Mompontet also recounts how, after searching for a few days, they found the person who did take notice of the man on the ground and called the Paris Fire Brigade. He was a homeless man in the neighborhood who didn’t want to reveal his name.

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Alec Baldwin: ‘Rust’ case arrives in court with trial against armorer Hannah Gutierrez-Reed | Culture

Two years and four months after the death of Halyna Hutchins, someone is finally sitting in the dock. On Wednesday, the first trial began after the cinematographer was accidentally shot while filming the movie Rust on October 21, 2021. That day, a real bullet was shot from a revolver held by Alec Baldwin, killing Hutchins and injuring Joel Souza, the director of the independent western. Hannah Gutierrez-Reed, the person in charge of the production’s armory who loaded the gun, will be the first to respond to the accusations made by New Mexico prosecutors in a trial that will extend until March 6.

On Wednesday, the trial in Santa Fe began with the process of selecting the 12 jurors who will decide whether Gutierrez-Reed was accountable for Hutchins’ death. The weapons supervisor was 24 years old when the accident occurred. She has been charged with one count of involuntary manslaughter and another of tampering with evidence. Gutierrez Reed has pleaded not guilty. If she is found guilty, the armorer could face up to 18 months in prison and a $5,000 fine. The trial against Alec Baldwin was set for August, but has been rescheduled following a judge reassignment.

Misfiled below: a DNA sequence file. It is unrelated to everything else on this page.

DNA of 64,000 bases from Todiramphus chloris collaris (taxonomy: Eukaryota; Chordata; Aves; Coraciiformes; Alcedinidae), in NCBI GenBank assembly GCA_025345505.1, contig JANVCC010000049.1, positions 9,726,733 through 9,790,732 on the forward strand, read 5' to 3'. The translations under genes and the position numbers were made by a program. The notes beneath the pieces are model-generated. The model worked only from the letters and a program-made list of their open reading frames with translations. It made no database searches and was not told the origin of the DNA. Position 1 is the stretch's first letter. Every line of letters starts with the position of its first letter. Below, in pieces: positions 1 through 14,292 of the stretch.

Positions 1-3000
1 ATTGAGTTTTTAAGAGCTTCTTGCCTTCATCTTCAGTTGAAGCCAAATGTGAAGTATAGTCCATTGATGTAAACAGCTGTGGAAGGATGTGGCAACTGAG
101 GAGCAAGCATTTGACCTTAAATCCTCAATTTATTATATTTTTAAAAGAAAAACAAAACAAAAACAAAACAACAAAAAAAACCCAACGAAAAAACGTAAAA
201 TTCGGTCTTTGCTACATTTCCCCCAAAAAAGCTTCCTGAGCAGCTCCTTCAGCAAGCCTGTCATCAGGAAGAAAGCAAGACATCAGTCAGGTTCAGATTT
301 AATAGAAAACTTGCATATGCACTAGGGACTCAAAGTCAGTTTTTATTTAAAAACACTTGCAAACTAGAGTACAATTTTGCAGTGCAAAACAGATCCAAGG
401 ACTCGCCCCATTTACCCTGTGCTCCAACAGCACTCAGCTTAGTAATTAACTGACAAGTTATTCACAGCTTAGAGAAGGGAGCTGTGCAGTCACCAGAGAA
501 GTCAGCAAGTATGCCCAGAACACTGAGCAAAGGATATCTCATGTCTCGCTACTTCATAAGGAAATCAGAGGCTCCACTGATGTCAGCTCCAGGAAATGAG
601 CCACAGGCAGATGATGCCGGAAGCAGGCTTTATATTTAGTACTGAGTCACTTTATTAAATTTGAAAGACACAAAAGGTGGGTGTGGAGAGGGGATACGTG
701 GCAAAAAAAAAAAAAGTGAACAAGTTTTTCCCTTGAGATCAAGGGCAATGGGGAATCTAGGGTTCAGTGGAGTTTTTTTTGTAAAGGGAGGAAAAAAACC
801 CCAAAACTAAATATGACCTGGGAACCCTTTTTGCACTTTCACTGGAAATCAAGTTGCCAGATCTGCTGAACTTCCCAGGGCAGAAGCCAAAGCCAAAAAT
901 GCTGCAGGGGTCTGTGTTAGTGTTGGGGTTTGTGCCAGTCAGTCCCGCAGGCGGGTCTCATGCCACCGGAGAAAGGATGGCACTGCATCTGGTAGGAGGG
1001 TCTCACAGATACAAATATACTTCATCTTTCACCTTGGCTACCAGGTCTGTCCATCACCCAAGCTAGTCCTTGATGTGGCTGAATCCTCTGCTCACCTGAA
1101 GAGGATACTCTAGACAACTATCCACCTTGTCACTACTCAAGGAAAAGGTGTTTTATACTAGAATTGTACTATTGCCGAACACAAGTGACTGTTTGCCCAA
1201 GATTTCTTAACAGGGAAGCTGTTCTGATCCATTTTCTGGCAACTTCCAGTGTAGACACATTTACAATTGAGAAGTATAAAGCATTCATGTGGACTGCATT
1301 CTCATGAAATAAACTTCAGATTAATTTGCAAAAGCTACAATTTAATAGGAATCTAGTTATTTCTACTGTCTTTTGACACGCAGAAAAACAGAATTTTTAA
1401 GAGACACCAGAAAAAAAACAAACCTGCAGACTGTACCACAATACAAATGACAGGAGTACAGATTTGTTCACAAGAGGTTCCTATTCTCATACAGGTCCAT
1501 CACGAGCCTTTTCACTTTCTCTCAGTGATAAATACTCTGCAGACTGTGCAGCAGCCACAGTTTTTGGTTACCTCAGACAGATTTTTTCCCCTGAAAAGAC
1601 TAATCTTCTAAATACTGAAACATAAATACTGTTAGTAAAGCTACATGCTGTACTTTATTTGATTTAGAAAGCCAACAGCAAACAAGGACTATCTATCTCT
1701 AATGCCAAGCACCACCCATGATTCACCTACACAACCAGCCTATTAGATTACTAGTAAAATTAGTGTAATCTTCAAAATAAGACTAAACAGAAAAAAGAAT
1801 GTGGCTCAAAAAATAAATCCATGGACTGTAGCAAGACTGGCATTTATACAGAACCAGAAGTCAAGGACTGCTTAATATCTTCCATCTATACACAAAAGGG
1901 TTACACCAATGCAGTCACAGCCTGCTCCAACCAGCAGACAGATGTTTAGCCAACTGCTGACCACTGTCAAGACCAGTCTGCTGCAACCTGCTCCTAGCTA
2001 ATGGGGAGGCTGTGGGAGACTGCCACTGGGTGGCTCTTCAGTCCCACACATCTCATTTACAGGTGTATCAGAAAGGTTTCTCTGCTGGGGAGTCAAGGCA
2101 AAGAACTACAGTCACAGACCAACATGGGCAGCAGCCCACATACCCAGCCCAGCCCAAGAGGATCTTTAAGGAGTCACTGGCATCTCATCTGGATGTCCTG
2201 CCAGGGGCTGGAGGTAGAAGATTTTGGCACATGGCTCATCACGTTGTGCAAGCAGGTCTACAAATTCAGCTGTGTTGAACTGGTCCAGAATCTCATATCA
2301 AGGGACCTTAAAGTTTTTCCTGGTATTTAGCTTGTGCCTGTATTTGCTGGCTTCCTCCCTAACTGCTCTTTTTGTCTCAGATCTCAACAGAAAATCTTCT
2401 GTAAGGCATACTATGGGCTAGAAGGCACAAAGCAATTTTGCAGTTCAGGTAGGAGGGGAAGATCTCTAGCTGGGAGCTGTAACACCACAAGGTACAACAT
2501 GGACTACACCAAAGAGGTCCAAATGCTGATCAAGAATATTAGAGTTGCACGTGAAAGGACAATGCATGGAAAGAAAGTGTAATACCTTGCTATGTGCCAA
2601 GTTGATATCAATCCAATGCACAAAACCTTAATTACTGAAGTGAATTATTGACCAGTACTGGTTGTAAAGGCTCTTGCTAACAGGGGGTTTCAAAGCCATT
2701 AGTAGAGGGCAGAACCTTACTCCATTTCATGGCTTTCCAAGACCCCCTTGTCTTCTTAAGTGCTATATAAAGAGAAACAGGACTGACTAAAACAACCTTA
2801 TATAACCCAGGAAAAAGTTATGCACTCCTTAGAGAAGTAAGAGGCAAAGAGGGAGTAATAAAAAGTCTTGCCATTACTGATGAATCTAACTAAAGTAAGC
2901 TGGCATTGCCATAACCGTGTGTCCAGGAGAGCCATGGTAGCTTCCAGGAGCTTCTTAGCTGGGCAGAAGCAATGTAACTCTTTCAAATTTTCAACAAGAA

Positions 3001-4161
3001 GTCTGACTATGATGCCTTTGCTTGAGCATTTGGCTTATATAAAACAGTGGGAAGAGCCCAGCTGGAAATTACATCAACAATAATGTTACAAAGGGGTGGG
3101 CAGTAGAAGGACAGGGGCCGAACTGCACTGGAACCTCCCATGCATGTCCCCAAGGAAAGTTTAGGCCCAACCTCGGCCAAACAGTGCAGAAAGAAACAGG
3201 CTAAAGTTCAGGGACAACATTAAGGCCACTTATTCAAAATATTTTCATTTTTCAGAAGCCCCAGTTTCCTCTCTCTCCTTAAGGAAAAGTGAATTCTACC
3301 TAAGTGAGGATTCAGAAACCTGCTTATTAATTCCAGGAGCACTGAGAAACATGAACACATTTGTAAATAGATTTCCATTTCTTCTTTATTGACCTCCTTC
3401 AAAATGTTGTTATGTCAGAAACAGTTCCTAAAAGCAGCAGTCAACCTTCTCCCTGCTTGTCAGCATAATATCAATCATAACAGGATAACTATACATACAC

For the jury selection process, the defense and the prosecution interviewed a pool of 70 residents from the Santa Fe area. It was a difficult process, as the lawyers sought to find people who had not been exposed to the intense media coverage surrounding the case. According to AP, the lawyers interviewed non-English speakers, a welder, a teacher, a graduate student and a mother who provides for six children. Sixteen jurors — including four alternates — were sworn in for trial.

Gutierrez-Reed’s defense team intends to argue that their client — one of the youngest and least powerful people on set — has been used as a scapegoat. Rust was only the second film the armorer had worked on. Gutierrez-Reed started in the industry in August 2021 with a western in Montana starring Nicolas Cage. However, her family is no stranger to the industry. Gutierrez-Reed’s stepfather is Thell Reed, an experienced Hollywood firearms consultant who worked on major productions such as L.A. Confidential, Tombstone and 3:10 to Yuma.